Many mature specimens still survive in England, notably in East Anglia.[7][8] Here, the elms on the isolated Dengie peninsular in Essex, still thriving in the 1980s when Professor Oliver Rackham made his study,[9] continue to fare better than most. The Woodland Trust currently lists (2012) some 120 "ancient" smooth-leaved elms in England and Wales.[10] As the tree suckers readily, its genetic resources are not considered endangered.[11]

Narrow-leaved elm was occasionally planted as an ornamental urban tree. Among mature survivors in city parks in the U.K. (2012) are six fine specimens in Leith Links, Edinburgh.

Clones of mature survivors in Essex believed, but not scientifically proven, to have some innate resistance to Dutch Elm Disease, are now available commercially, are classified as Ulmus minor.In the early 1990s, Paul King of King & Co. nursery took and potted cuttings from a number of mature elms that had survived Dutch Elm Disease. Over the next decade, as the original trees were still healthy, they were propagated by micropropagation.[6]

During the 1950s and 60s Richard Hook Richens of the Commonwealth Bureau of Plant Breeding and Genetics conducted extensive research on Ulmus in England and wrote a number of papers on the subject. One such, 'Studies on Elms, Chapter VII: Essex Elms', is particularly pertinent. Richens took samples of elm populations in virtually every parish of Essex, noting biometrics such as width and length of leaf, teeth size and number. [4]

Notable trees

The largest recorded tree in the [7]

The largest known surviving trees are at East Coker, Somerset (30 m high, 95 cm d.b.h.), Termitts Farm near Hatfield Peverel, Essex (25 m high, 145 d.b.h.), Scrub Wood near Little Baddow, Essex (30 m high), and Melchbourne, Bedfordshire, (147 cm d.b.h.).[15] A large old coppiced U. minor subsp. minor, with an 18-foot girth at coppice-level, stands [2012] at the edge of Sturt Copse beside the Roman villa at North Leigh, Oxfordshire. It retains its dense canopy of dark green leaves late into autumn, making it stand out against the yellowing wych elms in the area.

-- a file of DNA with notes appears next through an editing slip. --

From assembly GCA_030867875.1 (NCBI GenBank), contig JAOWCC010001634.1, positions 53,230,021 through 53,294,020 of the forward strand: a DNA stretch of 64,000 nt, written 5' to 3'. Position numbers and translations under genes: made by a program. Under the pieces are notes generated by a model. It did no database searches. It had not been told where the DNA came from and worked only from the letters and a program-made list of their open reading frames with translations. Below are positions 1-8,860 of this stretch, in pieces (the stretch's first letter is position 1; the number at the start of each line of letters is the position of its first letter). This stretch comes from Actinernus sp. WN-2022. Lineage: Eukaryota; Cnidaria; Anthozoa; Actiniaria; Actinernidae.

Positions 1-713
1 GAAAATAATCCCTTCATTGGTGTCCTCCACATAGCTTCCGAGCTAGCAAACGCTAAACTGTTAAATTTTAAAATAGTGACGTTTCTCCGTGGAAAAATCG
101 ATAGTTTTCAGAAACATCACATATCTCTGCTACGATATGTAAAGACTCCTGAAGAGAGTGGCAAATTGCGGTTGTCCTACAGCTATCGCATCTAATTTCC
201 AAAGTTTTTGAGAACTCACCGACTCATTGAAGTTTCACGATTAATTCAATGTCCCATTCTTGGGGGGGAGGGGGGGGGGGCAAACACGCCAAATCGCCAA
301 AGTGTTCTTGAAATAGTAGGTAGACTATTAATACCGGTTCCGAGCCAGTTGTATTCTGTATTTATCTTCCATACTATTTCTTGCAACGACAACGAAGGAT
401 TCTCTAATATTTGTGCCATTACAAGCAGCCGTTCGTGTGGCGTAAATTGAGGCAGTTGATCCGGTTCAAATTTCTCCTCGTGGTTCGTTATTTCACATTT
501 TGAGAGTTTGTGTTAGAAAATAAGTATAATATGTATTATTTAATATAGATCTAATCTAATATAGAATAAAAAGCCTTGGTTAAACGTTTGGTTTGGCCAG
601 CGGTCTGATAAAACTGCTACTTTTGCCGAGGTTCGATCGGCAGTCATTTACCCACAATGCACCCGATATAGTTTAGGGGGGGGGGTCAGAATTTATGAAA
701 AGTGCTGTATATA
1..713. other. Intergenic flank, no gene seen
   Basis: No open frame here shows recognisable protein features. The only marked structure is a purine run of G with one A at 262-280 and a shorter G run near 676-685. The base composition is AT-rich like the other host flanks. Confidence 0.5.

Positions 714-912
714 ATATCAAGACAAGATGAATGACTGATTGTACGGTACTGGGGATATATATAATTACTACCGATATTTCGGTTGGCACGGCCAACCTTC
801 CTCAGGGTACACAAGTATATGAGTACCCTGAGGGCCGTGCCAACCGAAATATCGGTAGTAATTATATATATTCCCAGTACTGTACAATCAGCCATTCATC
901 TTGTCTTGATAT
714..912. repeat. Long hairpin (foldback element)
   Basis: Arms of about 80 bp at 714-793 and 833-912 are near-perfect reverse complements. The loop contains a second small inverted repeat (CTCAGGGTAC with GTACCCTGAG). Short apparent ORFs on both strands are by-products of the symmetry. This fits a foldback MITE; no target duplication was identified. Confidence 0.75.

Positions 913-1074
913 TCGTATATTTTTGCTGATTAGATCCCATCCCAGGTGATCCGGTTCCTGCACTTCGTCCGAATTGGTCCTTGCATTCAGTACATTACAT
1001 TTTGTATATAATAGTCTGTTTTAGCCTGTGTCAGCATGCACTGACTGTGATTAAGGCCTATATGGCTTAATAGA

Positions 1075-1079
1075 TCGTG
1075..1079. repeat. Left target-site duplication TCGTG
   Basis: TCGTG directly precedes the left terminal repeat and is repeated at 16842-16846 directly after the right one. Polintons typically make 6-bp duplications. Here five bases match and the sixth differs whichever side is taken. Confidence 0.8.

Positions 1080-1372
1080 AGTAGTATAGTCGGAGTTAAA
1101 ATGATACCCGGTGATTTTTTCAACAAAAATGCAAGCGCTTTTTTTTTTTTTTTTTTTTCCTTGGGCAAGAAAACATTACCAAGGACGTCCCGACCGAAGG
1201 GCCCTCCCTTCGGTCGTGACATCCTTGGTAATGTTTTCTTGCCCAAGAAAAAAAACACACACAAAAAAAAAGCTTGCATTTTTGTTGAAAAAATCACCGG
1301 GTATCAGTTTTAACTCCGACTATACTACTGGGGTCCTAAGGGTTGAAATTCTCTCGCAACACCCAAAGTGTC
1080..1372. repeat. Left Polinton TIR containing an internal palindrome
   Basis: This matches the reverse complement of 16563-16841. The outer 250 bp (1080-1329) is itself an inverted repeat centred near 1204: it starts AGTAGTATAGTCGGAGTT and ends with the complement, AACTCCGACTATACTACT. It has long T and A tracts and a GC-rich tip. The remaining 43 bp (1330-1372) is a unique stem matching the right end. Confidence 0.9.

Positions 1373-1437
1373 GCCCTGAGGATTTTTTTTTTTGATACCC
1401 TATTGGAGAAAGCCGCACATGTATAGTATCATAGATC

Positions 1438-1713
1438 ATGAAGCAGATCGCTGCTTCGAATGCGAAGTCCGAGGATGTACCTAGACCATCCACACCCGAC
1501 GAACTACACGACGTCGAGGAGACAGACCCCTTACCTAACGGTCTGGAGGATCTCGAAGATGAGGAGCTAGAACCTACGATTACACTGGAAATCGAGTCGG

The tree's natural range in eastern England overlaps with that of Wych Elm (Ulmus glabra), the two species hybridizing to produce elms of the Ulmus × hollandica type. U. minor subsp. minor is believed to have hybridized also with Plot's Elm (Ulmus minor var. plotii) to create Ulmus × viminalis.


North America

  • New York, acc. nos. 350001, X02487 (as U. carpinifolia).
  • Ohio. 3 trees, listed as U. carpinifolia, no acc. details available.
  • Dominion Arboretum, Ottawa, Canada. Listed as U. carpinifolia. No acc. details available.



North America

None known.


  • Eggleston Hall Gardens, [11]
  • Firecrest Tree & Shrub Nursery, [12]
  • Trees & Hedges, [13]
  • King & Co, The Tree Nursery, Rayne, Essex [14]


  • Established Tree Planters Pty. Ltd., Wandin, Victoria, Australia. [15], as U. carpinifolia.